You should notice that you experience less soreness after hill workouts as your calves gain strength over time because the relative demand of a hill workout will become less demanding as your muscles become stronger.

Knee-Dominant Running

The point of peak knee flexion, or PKF (which, visually, is when your stance leg is fully planted on the ground), is one area we examine when examining running form for potential biomechanical errors.

During PKF, focus on the positioning of your lower leg — if your shin is angled forward, pushing your knees out past the tip of your toes, you run with “knee-dominant” form. Since the shin is being subjected to excessive loading, the steeper angle means that your calf muscle must exert a lot more effort to support the shin.

why do my calves hurt when i run

Additionally, your knee ends up taking the brunt of the impact forces when you land because it is protruding too far forward. Your joints must bend more to try to make up for the lack of shock absorption when this excess loading is placed on the joints rather than the appropriate muscle groups.

This causes the ankle to dorsiflex more, which exacerbates any strain or loading on the calf muscles and tendons.

Improper Foot Landing and Biomechanics

However, when it comes to the foot, high dorsiflexion is not the only biomechanical aspect to take into account.

Overpronation, which occurs when your feet roll inwards too much during the stance phase of your gait, causes the arch of your foot to flatten out more than it needs to, is a very common deviation for many runners.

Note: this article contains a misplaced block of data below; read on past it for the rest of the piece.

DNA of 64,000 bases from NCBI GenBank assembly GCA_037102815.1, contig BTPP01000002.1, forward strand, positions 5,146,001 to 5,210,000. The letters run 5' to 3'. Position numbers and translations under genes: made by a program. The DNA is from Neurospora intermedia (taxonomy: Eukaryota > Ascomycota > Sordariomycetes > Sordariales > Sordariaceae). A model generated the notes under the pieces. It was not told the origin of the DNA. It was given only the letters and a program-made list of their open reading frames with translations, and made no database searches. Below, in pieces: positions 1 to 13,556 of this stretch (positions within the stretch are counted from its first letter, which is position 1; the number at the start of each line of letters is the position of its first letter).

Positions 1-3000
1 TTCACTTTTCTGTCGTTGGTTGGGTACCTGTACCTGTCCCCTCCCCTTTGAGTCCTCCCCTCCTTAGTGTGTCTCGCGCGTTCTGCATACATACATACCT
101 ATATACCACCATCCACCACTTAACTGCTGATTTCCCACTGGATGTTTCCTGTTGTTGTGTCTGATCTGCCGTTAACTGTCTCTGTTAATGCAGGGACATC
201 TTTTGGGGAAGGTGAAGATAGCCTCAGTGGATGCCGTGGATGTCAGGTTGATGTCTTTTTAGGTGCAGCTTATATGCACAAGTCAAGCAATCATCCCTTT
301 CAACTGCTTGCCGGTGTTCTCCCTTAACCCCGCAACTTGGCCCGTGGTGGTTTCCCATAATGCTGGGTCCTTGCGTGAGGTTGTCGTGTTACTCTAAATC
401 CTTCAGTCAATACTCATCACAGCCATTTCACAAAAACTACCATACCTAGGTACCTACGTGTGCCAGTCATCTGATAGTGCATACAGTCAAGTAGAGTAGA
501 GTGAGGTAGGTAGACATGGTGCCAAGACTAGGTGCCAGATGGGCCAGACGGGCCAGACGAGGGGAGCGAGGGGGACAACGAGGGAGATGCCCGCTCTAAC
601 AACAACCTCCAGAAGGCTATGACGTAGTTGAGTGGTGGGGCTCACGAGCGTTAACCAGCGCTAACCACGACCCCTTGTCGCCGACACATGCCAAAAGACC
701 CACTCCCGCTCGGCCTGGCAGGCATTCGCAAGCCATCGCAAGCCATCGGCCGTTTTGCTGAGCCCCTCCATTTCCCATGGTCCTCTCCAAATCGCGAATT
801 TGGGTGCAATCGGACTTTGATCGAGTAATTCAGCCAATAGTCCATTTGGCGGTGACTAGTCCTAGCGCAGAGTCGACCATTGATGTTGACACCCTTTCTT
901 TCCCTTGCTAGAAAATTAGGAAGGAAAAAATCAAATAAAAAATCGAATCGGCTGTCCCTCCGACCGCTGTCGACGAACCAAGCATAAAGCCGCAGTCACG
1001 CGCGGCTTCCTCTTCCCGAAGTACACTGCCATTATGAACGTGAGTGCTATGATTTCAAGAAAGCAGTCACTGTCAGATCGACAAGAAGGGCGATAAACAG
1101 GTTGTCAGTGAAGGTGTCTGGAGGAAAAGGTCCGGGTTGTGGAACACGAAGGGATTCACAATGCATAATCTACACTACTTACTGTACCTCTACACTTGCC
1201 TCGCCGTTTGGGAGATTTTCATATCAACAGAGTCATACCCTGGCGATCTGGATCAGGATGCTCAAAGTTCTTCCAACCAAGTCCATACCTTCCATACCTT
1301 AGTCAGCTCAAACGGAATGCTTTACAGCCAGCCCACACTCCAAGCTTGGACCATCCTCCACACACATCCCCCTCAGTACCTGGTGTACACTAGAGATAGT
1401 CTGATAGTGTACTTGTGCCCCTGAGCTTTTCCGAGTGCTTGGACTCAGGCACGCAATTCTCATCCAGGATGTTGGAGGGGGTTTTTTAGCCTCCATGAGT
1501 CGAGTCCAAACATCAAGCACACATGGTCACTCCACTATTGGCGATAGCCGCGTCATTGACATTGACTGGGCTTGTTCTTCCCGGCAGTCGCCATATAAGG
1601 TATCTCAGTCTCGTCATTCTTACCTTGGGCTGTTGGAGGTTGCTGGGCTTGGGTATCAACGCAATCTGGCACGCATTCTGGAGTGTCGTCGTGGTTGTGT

Your lower leg may eventually angle out laterally (even just a little) if you pronate excessively. Even though it may not be visible to the unaided eye, over time, the repeated impact forces of your foot landing can put a strain on your outer peroneal muscles.

Similarly, the crossover can have a similar result; if your feet land outside of your body’s midline, your legs are probably positioned at a lateral angle when they make contact with the ground. The tendons and shin bones in your calves, which are passive structures, receive an improper distribution of the impact forces that your body must then absorb.

Improper Shoes That May Cause Calf Pain

Most runners these days know about “minimalist” shoes that claim to make you run more naturally. The majority of the runners I observe in practice, though, seem to have never heard of or taken into account the heel-to-toe-drop (offset) when selecting a new pair of shoes.